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The Writer's Workbench
Pages: 1, 2

Checking text for readability

The style command analyzes the writing style of a given text. It performs a number of readability tests on the text and outputs their results, and it gives some statistical information about the sentences of the text.

Give as an argument the name of the text file to check. For example, to check the readability of the file banquet-speech.txt, you'd type:

$ style banquet-speech.txt RET

Like diction, style reads text from the standard input if no text is given.

The various readability formulas that style uses and outputs are as follows:

  • The Kincaid Formula, originally developed for Navy training manuals, a good readability for technical documentation;
  • the Automated Readability Index (ARI);
  • the Coleman-Liau Formula;
  • the Flesh reading easy formula, which gives an approximation of readability from 0 (difficult) to 100 (easy);
  • the Fog Index, which gives a school grade reading level;
  • the WSTF Index, a readability indicator for German document; and
  • the Wheeler-Smith Index, Lix formula and SMOG-Grading tests, all readability indicators which give a school grade reading level.

The sentence characteristics of the text which style outputs are as follows:

  • Number of characters
  • Number of words, their average length, and average number of syllables
  • Number of sentences and average length in words
  • Number of short and long sentences
  • Number of paragraphs and average length in sentences
  • Number of questions and imperatives

Finding difficult sentences

To output just "difficult" sentences of a text, use the -r option followed by a number; style will output only those sentences whose ARI readability index is greater than the number you give.

For example, to output all sentences in the file banquet-speech.txt whose readability is greater than a value of 20, type:

$ style -r 20 banquet-speech.txt RET

Displaying long sentences

You can use style to output sentences longer than a certain length by giving the minimum number of words as an argument to the -l option.

For example, to output all sentences longer than 14 words in the file banquet-speech.txt, type:

$ style -l 14 banquet-speech.txt RET


Two additional commands that Walker says were part of the Writer's Workbench have long been standard on Linux: look and spell. Both tools work on the system dictionary file, /usr/dict/words. This file is nothing more than a word list (albeit a very large one), sorted in alphabetical order and containing one word per line. Words that are correct regardless of case are listed in lower-case letters, and words which rely on some form of capitalization in order to be correct (such as proper nouns) appear in that form.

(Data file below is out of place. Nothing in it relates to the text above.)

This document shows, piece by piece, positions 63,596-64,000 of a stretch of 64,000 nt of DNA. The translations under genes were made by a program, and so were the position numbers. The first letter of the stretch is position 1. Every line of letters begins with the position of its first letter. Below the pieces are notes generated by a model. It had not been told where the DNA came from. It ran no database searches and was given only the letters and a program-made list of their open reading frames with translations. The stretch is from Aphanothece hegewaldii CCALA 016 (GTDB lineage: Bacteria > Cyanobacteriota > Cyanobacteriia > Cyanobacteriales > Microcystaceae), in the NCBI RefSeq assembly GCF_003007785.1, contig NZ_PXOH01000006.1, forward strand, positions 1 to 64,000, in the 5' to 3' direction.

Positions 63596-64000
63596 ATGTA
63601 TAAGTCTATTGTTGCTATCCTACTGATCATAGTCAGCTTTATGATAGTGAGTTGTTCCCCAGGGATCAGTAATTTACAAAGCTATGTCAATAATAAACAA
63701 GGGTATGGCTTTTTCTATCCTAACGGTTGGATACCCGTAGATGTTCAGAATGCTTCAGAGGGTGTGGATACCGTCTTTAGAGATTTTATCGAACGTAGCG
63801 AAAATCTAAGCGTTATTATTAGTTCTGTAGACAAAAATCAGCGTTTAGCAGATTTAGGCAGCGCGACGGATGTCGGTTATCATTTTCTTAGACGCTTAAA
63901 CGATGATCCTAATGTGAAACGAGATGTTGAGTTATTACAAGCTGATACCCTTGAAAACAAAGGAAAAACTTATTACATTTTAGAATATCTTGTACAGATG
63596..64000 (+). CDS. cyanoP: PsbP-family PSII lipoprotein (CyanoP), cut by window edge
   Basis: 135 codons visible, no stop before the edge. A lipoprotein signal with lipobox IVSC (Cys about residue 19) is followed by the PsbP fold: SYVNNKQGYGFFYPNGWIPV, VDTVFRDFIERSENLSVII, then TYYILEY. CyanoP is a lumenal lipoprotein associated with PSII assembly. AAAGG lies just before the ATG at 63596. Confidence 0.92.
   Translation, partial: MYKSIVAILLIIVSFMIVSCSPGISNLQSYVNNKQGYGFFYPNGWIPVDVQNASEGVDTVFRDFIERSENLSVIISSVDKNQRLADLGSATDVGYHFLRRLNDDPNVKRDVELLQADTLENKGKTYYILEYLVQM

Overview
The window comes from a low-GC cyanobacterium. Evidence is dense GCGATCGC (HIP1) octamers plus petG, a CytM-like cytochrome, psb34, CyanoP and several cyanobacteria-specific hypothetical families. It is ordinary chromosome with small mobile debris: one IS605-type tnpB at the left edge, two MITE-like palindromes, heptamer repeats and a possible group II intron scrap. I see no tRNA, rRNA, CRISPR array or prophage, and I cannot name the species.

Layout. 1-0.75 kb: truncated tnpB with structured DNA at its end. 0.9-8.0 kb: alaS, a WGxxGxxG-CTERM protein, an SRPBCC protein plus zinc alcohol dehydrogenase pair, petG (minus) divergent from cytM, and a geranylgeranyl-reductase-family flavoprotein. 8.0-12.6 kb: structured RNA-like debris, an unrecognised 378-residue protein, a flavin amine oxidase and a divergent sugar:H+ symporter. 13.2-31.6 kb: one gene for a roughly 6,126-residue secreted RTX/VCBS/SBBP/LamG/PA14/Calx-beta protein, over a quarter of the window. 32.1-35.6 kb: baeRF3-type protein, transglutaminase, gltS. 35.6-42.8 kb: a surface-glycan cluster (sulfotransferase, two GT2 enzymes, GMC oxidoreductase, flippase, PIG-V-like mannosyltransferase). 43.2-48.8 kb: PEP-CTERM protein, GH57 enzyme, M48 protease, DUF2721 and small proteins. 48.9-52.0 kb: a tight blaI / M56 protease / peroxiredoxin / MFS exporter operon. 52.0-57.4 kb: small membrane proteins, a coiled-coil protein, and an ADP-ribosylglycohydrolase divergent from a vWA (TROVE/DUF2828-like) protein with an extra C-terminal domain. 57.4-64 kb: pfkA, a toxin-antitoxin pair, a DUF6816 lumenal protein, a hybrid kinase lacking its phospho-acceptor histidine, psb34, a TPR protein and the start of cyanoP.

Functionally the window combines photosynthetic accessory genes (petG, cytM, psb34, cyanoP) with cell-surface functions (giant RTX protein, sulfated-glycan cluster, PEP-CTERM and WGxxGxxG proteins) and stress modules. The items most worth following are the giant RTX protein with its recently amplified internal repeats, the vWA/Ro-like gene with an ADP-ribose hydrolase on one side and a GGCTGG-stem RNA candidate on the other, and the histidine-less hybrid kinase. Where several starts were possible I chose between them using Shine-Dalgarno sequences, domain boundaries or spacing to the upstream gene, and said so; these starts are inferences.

The look tool outputs words in the system dictionary that begin with the text you give as an argument. It's useful for checking to see which words begin with a particular phrase or prefix.

For example, to list all the words in the dictionary that begin with the text "homew", you'd type:

$ look homew RET

This command will output words such as "homeward" and "homework."

When you're unsure whether or not a particular word is spelled correctly, use spell to find out. It reads from the standard input and outputs any words that don't appear in the system dictionary file -- so if a word is potentially misspelled, it will be echoed back on the screen after you type it.

For example, to check if the word "occurance" is spelled correctly, you'd type:

$ spell RET
occurance RET

In this example, spell echoed the word "occurance" after it was typed, meaning that this word was not in the system dictionary and therefore was likely a misspelling. A Control-D was typed to exit spell and return to the shell prompt.

Next week: How to make and manage documents with SGML-tools.

Michael Stutz was one of the first reporters to cover Linux and the free software movement in the mainstream press.

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